I’d Like To Reschedule My Death For Later

, , , , | Right | January 18, 2019

(I’m the goof in this story. Earlier this year, my brother died. He had lived on the other side of the state. The rest of the family made plans to come to town a few weeks later for a memorial service. My kids and I planned to drive over and meet them. Since it is over a three-hour drive away, we plan to stay the night and then go to a park nearby the next day. I make hotel arrangements that actually include park entry. Since they are discounted, they are nonrefundable. My family also texts me with different information to pass on to the funeral home. On the day of the service, I go to pick up my daughter early from school. My other daughter is already with me. Unfortunately, one daughter misjudges a step and falls badly on her knee, causing clear and serious damage. We drive straight to the hospital. While in the waiting room, I make a flurry of phone calls to let people know we’ll miss the service. My last call is to the hotel. I scroll through my phone and press the number with the proper area code, assuming it is the hotel. It is a bit noisy in the waiting room, so I do not hear what is said when they answer.)

Me: “Hello. I have reservations for today, but we’ve had a bit of an emergency. Is there any way I can reschedule for next month?”

Voice On Phone: “What?”

Me: “My daughter has dislocated her kneecap, so won’t be able to walk. Can we reschedule?”

Voice On Phone: “Who are you calling?”

Me: “[Hotel]?”

Voice On Phone: “You’ve reached the funeral home.”

Me: “Oops! Rescheduling with you would be a bad idea.”

(I did laugh, which caused a lot of odd stares in the waiting room. What must the funeral home have thought?! I should post on Not Always Hopeless that once I did call the right number, the hotel was incredibly kind and moved our reservation for us at no additional cost. We got there for my daughter’s birthday, and with her knee brace on, she played all day.)

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Grandma Had A Pet Name

, , , , , | Right | November 2, 2017

(I work in a pet mortuary with a very obvious name that also services local veterinary offices.)

Caller: “Hello, is this [Pet Mortuary]?”

Me: “Yes, how can I help you?”

Caller: “Yeah, I was calling because I need to get a cremation done.”

Me: “Okay, what’s the pet’s name?”

Caller: “Grandma.”

(This is not unusual; people have called in before with pets named “Mama” or “Bro.” The caller proceeds to have an outpouring of emotion about how much they’re gonna miss Grandma, going on near ten minutes. Eventually, I am able to get a word in edgewise.)

Me: “Okay, sir, what kind of pet did you say this was?”

Caller: “Pet? No! I need to cremate my grandmother!”

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Deathly Afraid Of This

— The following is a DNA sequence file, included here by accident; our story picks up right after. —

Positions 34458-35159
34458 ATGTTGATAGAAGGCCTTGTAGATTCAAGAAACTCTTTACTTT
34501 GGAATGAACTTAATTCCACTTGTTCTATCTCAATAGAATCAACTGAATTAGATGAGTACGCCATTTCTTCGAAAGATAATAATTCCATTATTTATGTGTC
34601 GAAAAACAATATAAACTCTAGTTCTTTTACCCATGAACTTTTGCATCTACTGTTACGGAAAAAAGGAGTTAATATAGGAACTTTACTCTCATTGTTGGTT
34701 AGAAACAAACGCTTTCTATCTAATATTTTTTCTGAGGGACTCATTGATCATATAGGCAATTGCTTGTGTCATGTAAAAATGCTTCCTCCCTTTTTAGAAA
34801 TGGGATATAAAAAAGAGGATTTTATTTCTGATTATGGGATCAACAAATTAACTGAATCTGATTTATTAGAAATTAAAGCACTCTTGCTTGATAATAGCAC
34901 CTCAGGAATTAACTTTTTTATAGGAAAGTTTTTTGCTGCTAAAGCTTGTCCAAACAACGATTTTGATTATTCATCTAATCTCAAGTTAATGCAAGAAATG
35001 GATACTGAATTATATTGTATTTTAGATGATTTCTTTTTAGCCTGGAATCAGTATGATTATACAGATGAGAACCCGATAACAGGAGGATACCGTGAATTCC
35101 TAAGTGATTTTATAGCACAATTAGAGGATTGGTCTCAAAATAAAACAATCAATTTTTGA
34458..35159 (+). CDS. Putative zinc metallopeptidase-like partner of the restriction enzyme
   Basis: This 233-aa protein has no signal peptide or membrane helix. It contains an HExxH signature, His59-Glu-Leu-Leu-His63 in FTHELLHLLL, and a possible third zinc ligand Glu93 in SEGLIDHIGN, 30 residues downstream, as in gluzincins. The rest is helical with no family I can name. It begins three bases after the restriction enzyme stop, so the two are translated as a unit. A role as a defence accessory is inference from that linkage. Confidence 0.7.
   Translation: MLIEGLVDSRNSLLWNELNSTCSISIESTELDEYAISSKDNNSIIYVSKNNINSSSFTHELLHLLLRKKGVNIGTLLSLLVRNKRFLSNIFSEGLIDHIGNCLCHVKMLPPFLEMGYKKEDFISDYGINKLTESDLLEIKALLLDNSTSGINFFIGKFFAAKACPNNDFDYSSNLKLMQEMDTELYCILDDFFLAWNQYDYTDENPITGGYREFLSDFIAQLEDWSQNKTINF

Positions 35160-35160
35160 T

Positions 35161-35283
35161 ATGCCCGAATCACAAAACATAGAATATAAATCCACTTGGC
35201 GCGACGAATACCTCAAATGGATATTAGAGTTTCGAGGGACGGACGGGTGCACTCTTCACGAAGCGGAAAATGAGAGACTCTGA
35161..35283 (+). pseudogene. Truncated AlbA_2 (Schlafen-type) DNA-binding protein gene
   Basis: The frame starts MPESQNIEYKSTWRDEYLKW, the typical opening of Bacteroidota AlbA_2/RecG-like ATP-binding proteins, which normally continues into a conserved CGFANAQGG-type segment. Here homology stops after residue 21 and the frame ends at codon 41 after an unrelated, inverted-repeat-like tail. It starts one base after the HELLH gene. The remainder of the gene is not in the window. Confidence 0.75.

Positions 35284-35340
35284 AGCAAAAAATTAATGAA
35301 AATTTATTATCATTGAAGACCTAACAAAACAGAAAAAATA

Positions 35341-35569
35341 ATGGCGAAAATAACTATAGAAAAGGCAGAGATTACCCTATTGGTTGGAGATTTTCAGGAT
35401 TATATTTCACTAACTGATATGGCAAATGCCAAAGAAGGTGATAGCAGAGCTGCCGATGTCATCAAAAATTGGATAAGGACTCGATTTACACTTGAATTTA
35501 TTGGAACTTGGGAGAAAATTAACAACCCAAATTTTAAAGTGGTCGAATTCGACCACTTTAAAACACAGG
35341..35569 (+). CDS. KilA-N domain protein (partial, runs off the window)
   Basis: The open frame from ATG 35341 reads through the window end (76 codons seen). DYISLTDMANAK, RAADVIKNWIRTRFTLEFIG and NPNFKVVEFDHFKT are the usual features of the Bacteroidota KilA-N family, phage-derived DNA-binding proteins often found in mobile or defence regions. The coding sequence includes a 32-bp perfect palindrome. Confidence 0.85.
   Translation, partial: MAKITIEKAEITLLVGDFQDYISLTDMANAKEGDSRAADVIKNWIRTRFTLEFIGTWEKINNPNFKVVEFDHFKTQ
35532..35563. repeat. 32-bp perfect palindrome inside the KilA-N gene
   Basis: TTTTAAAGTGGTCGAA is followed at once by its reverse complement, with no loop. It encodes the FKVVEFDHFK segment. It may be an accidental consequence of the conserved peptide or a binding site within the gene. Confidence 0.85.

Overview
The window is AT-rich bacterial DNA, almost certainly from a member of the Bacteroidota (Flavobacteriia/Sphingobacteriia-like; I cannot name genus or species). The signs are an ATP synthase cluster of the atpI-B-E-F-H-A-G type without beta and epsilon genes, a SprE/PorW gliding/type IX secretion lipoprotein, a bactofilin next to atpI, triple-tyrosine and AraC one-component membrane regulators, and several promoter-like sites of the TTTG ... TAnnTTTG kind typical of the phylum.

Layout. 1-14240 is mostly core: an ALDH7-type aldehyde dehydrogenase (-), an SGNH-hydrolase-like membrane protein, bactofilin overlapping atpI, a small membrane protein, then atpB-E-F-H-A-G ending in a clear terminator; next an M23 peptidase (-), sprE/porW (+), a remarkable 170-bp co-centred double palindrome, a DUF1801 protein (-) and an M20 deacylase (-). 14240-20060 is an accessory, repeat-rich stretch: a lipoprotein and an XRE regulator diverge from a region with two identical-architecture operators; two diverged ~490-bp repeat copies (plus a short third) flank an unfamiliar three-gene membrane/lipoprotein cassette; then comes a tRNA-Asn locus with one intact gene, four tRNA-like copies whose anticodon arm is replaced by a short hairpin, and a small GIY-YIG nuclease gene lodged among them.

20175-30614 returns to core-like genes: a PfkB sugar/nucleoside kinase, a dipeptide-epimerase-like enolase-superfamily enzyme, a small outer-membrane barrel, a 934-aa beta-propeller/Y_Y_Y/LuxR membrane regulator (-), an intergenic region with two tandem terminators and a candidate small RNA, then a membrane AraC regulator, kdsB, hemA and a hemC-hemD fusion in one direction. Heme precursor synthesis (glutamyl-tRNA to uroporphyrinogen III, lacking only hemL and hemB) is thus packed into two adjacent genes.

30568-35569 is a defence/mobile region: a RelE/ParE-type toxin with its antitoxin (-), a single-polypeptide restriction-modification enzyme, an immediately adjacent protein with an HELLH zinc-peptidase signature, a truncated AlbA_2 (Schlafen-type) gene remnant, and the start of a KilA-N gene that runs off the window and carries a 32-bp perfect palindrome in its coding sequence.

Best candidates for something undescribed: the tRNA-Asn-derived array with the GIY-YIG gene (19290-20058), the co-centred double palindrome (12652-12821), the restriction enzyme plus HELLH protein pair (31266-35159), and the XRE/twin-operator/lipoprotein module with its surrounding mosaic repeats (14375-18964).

| Right | July 6, 2016

(I work in a mortuary (or ‘morgue’ as they’re called in the US). One of the deceased gentlemen in our care is being visited by his daughter in our chapel of rest. She rings the bell to summon me.)

Woman: “I need to give you something to keep with him”

(This is a fairly normal request. People often like to leave things like photographs and cards with their loved-ones.)

Me: “Of course; I’ll make sure it stays with him.”

Woman: *handing me a sandwich in a bag and a bottle of water* “This is for when he wakes up; I expect he’ll be hungry and thirsty.”

Me: *trying to keep my facial expression neutral* “Uh, for, when… when he wakes up?”

Woman: “Yes, my church group has been praying for him and the church leader says he should wake up any time now. He’s seen it happen lots of times before, firsthand.”

Me: “Uh. Well, okay… I will certainly make sure these stay with him.”

Woman: “And you’ll call me as soon as he wakes up?”

Me: “I promise that if he wakes up, I’ll call you and let you know straight away.”

Woman: *completely seriously and straight-faced* “Thank you. I hope he doesn’t take too long about it.”

(The following day she called in the morning to check whether he was awake. A coworker and I checked, half-afraid of what we might find, but alas he was still deceased and the sandwich and water were untouched. Later that day the woman arrived with her entire church group and introduced me to the leader who explained to me once again, completely straight-faced, that he had successfully managed to resurrect several people before now so was confident he’d be able to in this instance. They stayed a while, praying and singing, then eventually left.  The deceased never woke up, and he and his sandwich eventually left for the funeral home.)

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